Larkin's last fight would be loss by fourth-round technical knockout on December 29, 1952 against Steve Marcello, in Providence, Rhode Island. Larkin's manager immediately announced he would retire after the bout.[1][26]

Injuries and prison sentence from reckless driving in 1957[edit]

On September 18, 1957, Larkin was arrested for drunken driving, and driving without a license or registration in New York.[27]

On October 25, 1957, Larkin suffered a broken left leg and several broken ribs in a head on car accident which was later determined to have been his fault.[28] Larkin was driving South in the Northbound lane.[29] In early 1958 as a result of the October accident, he was sentenced to one to three years and jailed for causing death by reckless driving. His attorney claimed he was also a victim in the automobile crash that caused the unfortunate death of the New Jersey driver whose car he struck, but could not prevent Larkin's sentence.[30]

Death[edit]

Larkin retired from boxing in 1952.

He died on December 10, 1991 in Pasaic, New Jersey of kidney failure. He was buried on December 14 in Clifton, New Jersey.[3]

Larkin was inducted into the World Boxing Hall of Fame in 1992.[31]

See also[edit]

References[edit]

  1. ^ a b c d e f "Tippy Larkin". BoxRec. Retrieved 8 August 2016. 
  2. ^ Fought nineteen times at Madison Square Garden in "Tippy Larkin KO'd Retires Again", Asbury Park Press, Asbury, New Jersey, pg. 15, 30 December 1952
  3. ^ a b "Obituaries, Elsewhere", Asbury Park Press, Asbury, New Jersey, pg. 9, 13 December 1991
  4. ^ a b Fraley, Oscar, "Former CCC Worker Started Career With Bluff", Pittsburgh Press, Pittsburgh, Pennsylvania, pg. 37, 16 December 1942
  5. ^ "Bettina Follows Fox Who Trails", The Palm Beach Post, West Palm Beach, Florida, pg. 6, 19 December 1938
  6. ^ Feder, Sid, "Tippy Larkin Goes to Sleep During First Round", Santa Cruz Sentinel, Santa Cruz, California, pg. 4, 9 March 1940
  7. ^ "Tippy Larkin Stops Silva in Return to Boxing", The News Journal, Wilmington, Delaware, pg. 26, 14 March 1941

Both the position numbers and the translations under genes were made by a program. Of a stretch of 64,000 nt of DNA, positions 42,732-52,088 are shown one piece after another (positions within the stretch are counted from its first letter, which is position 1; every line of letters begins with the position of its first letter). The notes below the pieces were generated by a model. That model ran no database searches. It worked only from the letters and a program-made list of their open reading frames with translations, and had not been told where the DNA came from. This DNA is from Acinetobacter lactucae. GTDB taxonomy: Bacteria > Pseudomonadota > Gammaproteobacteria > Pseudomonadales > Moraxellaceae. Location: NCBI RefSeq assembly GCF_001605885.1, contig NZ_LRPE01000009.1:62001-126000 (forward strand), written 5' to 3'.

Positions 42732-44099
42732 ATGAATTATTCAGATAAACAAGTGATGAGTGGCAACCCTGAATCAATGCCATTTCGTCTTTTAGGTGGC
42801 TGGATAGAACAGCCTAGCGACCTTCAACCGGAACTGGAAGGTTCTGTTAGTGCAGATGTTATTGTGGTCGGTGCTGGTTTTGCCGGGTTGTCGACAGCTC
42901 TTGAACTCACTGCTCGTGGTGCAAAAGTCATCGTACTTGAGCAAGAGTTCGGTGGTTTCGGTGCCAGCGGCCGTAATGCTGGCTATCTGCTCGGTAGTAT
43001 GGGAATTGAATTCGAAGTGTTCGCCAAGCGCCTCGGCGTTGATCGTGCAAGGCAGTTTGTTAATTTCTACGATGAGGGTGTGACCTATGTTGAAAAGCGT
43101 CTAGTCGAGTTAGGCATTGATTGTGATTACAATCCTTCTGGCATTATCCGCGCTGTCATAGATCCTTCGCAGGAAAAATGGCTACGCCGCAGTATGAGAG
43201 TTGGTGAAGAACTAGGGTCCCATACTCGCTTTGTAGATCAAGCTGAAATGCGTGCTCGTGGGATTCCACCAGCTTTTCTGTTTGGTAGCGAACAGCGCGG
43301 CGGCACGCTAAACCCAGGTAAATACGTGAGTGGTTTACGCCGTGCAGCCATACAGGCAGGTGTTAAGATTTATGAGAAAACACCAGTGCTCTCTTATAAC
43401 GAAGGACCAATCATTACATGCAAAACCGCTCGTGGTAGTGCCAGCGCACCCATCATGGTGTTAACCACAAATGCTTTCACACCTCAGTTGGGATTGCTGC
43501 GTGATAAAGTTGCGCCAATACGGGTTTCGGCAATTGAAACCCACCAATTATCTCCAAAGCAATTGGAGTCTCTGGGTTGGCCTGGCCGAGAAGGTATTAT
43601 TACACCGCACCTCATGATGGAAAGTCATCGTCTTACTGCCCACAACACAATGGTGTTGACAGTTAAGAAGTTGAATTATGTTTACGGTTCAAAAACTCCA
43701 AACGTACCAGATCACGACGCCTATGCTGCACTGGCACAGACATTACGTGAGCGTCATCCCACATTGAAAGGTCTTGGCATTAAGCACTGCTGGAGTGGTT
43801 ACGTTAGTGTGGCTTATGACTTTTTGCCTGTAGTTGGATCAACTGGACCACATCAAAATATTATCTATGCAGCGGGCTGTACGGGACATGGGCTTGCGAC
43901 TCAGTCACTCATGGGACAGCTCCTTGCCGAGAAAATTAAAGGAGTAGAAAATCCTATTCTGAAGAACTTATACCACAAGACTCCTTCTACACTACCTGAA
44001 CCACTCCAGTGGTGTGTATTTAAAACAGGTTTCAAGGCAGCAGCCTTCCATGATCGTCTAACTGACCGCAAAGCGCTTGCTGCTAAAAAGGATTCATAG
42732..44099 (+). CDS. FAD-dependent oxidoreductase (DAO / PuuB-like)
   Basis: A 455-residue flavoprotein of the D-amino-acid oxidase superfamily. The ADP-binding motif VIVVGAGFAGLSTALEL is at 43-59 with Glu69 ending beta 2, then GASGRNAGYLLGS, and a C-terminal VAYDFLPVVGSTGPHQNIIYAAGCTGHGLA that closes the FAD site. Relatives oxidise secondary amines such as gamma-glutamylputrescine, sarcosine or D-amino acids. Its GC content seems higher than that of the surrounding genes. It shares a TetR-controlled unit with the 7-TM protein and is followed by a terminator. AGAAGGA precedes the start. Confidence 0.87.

8. ^ a b "Angott's Retirement Starts Another Meet", Arizona Republic, Phoenix, Arizona, pg. 13, 1 December 1942
  9. ^ "Tippy Larkin Chills Denner in Second", The Decatur Daily Review, Decatur, Illinois, pg. 6, 27 October 1942
  10. ^ Feder, Sid, "Augusta Golf Club Boy is Champion", The Independent Record, Helena, Montana, pg. 8, 19 December 1942
  11. ^ "Henry Armstrong Kayos Tippy Armstrong in Second Round", The Daily InterLake, Kalispell, Montana, pg. 6, 9 March 1943
  12. ^ "Tippy Larkin Wins Ten Round Decision", Reno Gazette Journal, Reno, Nevada, pg. 14, 16 November 1943
  13. ^ "Rafferty Knockout Out in Second Round", Ironwood Daily Globe, Ironwood, Michigan, pg. 8, 11 December 1943
  14. ^ "Ruffin, Manager, Turn Silent Sams After Tippy Larkin Draw", The Independent Record, Helena, Montana, pg. 8, 15 January 1944
  15. ^ "New York Begins Ring Innovation", The Evening News, Hanover, Pennsylvania, pg. 8, 10 February 1944
  16. ^ "Stolz Jeers Tippy Larkin and Wakes Up a Loser", St. Louis Post-Dispatch, St. Louis, Missouri, pg. 33, 24 March 1944
  17. ^ "Tippy Larkin Stops Archer", "Belvidere Daily Republican, Belvidere, Illinois, pg. 3, 3 June 1944
  18. ^ "Tippy Larkin Whips Joyce", Denver Chronicle, Denver, Colorado, pg. 14, 4 August 1945
  19. ^ Larkin worked in the War industry during his year off from boxing in "Lippy Tippy Larkin Beats Willie Joyce", La Grande Observe, La Grande, Oregon, pg. 8, 4 August 1945
  20. ^ "Tippy Larkin Wins", The Tennesean, Nashville, Tennessee, pg. 7, 23 March 1946
  21. ^ "Tippy Larkin - Lineal Junior Welterweight Champion". The Cyber Boxing Zone Encyclopedia. 
  22. ^ "Tippy Larkin Wins Over Willie Joyce", Cincinnati Enquirer, Cincinnati, Ohio, pg. 17, 30 April 1946
  23. ^ "Fusari Halts Tippy Larkin", The News Journal, Wilmington, Delaware, pg. 12, 15 February 1947
  24. ^ "Graham Victim of Boxing Lesson By Old Tippy Larkin", The Dunkirk Evening Observer, Dunkirk, New York, pg. 10, 22 March 1947
  25. ^ "Tippy Larkin Down But Not Out", The Decatur Daily Review, Decatur, Illinois, pg. 2, 21 June 1947
  26. ^ "Tippy Larkin KO'd Retires Again", Asbury Park Press, Asbury, New Jersey, pg. 15, 30 December 1952
  27. ^ "Tippy Larkin Nabbed for Drunk Driving", The Bridgeport, Post, Bridgeport, Connecticut, pg. 74, 18 September 1957
  28. ^ "Tippy Larkin Transferred to Mental Hospital", The Times Record, Troy, New York, pg. 26, 1 November 1957
  29. ^ Driving South in the Northbound Lane in "Boxer Tippy Larkin Hurt in Collision", The Gettysburg Times, Gettysburg, Pennsylvania, pg. 12, 25 October 1957
  30. ^ "Tippy Larkin Jailed One to Three Years, Poughkeepsie Journal, Poughkeepsie, New York, pg. 35, 21 February 1958
  31. ^ "Tippy Larkin". Cyber Boxing Zone. Retrieved 8 August 2016. 

External links[edit]

Achievements
Preceded by
Barney Ross
World Light-welterweight Champion
April 29, 1946 – September 13, 1946 Vacated
Succeeded by
Carlos Ortiz